If MS hasn't been able to solve such issues in their flagship product it just cements my belief that WPF & .NET have still unsolved fundamental perf issues and product made with them cannot compete with same product done in Apple's development technologies when it comes to the critical first impression.

    To everyones dismay, it would seem the long cold launch time issue has migrated to WinRT. Even on a high end desktop launching stuff from SSD, the Metro app startup times are unacceptable and professional journalists have pointed this out as a major issue. The result of this is that I haven't bothered to look at learning WinRT either until there's some proof that MS can solve this for the scenario where user installs an application and runs it for the first time, the "first impression run". The target for this should be <300 ms rather than 10 seconds that the journalists quoted. I can't remember any application in my 486 DOS days that took even 1 second to start from HDD! And those apps were much more complex than anything I've seen Microsoft ship with Windows 8. In 300 ms you can download and execute some darn complex DOS apps that fit on a floppy or two and haven't been surpassed to date. Example: Elite 3 game.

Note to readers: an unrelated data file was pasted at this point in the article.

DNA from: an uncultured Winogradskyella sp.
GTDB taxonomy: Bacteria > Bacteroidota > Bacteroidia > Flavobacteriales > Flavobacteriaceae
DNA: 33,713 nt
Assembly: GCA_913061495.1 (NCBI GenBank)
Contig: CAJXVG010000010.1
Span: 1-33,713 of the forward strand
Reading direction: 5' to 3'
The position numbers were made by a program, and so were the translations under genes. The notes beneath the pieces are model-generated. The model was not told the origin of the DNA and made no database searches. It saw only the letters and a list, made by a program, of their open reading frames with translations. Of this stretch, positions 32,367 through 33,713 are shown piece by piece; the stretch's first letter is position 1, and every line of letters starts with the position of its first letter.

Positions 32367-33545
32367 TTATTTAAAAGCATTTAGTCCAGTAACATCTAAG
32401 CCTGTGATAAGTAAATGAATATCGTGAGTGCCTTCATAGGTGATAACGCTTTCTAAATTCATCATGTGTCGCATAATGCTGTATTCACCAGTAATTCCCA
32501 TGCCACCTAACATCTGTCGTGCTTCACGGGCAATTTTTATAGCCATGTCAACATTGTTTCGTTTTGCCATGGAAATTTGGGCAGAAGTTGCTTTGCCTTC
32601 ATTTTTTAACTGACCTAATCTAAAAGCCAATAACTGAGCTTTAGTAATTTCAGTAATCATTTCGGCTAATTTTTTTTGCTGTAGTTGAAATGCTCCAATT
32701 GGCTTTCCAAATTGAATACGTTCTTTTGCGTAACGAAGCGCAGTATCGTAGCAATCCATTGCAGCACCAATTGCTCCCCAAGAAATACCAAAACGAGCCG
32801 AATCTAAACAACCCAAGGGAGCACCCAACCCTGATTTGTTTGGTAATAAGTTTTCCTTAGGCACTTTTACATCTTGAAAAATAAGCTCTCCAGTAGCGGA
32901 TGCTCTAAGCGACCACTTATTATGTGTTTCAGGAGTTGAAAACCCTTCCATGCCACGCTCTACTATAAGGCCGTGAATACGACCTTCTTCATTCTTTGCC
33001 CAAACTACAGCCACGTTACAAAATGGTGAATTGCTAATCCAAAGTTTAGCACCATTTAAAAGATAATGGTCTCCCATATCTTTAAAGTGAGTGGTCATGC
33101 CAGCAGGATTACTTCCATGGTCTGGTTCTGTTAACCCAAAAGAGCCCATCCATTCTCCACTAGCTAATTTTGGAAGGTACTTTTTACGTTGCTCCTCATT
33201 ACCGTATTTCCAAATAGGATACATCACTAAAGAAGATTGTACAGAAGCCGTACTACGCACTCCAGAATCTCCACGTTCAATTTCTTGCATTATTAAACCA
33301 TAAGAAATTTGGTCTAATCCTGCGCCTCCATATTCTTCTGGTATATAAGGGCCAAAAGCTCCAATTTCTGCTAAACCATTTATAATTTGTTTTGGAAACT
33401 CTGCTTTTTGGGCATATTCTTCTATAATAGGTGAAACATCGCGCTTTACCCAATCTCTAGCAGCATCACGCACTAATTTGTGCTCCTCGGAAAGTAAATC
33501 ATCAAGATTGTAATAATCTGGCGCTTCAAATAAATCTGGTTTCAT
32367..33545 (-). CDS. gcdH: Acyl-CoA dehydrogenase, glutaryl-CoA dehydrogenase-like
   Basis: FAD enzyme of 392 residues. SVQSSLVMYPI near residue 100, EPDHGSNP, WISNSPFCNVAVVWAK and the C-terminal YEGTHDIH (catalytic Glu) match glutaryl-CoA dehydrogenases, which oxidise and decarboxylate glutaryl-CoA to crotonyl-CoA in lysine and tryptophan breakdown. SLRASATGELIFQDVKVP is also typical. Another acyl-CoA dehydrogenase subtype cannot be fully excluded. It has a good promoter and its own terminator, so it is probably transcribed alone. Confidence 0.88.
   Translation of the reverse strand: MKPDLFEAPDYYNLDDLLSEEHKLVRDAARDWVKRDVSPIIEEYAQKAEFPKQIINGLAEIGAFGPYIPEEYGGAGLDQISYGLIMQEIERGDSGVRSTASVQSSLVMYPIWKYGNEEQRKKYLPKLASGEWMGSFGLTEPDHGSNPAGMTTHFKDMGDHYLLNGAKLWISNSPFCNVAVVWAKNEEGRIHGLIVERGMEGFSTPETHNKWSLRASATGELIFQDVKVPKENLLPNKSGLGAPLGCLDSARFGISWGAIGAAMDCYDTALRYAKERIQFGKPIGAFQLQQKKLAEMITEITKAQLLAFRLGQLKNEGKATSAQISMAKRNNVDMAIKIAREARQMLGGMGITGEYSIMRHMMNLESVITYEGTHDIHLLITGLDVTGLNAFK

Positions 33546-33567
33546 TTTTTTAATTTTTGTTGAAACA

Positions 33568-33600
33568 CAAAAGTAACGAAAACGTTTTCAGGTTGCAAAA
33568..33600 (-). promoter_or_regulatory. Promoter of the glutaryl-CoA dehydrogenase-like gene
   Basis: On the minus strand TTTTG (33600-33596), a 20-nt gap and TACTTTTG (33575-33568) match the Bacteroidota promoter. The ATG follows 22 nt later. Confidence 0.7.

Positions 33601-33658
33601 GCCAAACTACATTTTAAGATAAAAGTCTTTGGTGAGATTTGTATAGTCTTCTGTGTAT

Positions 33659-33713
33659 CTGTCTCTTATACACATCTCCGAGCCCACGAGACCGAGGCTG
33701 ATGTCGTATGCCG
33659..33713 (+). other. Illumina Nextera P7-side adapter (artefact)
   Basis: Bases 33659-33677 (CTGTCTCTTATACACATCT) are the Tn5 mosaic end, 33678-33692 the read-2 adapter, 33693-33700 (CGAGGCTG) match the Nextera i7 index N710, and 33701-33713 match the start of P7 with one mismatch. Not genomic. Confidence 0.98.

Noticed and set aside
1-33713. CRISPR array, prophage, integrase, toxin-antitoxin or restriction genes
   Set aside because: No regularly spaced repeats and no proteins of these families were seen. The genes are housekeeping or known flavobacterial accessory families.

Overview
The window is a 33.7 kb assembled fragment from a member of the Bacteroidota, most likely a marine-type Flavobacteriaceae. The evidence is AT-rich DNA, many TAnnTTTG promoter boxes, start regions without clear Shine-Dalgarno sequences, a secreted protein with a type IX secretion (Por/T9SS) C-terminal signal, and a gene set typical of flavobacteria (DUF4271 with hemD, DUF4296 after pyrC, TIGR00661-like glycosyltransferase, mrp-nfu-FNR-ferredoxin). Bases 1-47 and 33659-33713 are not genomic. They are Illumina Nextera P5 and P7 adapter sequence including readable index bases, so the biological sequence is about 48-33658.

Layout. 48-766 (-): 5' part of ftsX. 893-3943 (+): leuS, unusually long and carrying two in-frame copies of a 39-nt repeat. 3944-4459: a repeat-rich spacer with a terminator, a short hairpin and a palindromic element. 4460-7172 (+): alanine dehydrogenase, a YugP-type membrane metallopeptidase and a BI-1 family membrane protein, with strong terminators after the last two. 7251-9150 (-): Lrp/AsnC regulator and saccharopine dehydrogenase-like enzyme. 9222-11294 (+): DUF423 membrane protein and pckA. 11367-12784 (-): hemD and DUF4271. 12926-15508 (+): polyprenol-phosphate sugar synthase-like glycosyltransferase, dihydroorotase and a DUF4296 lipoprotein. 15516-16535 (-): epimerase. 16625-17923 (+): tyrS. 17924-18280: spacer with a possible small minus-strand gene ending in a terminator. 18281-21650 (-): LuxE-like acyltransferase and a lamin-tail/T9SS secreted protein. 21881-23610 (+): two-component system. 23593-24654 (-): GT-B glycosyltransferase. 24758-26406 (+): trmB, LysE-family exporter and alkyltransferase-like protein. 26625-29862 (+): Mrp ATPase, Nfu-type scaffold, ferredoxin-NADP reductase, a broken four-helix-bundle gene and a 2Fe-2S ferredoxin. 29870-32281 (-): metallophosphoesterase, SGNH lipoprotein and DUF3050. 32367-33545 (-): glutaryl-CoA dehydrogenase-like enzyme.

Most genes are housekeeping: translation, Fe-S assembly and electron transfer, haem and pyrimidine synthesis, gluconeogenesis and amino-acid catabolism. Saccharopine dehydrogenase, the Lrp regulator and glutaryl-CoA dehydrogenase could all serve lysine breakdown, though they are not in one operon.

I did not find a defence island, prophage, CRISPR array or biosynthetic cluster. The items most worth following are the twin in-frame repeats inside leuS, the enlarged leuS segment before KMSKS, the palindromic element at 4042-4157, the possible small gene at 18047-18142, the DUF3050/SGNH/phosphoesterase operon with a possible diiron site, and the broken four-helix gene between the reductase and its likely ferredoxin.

There is a technical solution to this though, instead of downloading Modern apps and cold running them, download a delta compressed memory image where the base for the delta is a blank running Modern/NET app and start executing it progessively during download. Just NGEN is not enough when it comes to WPF bloat.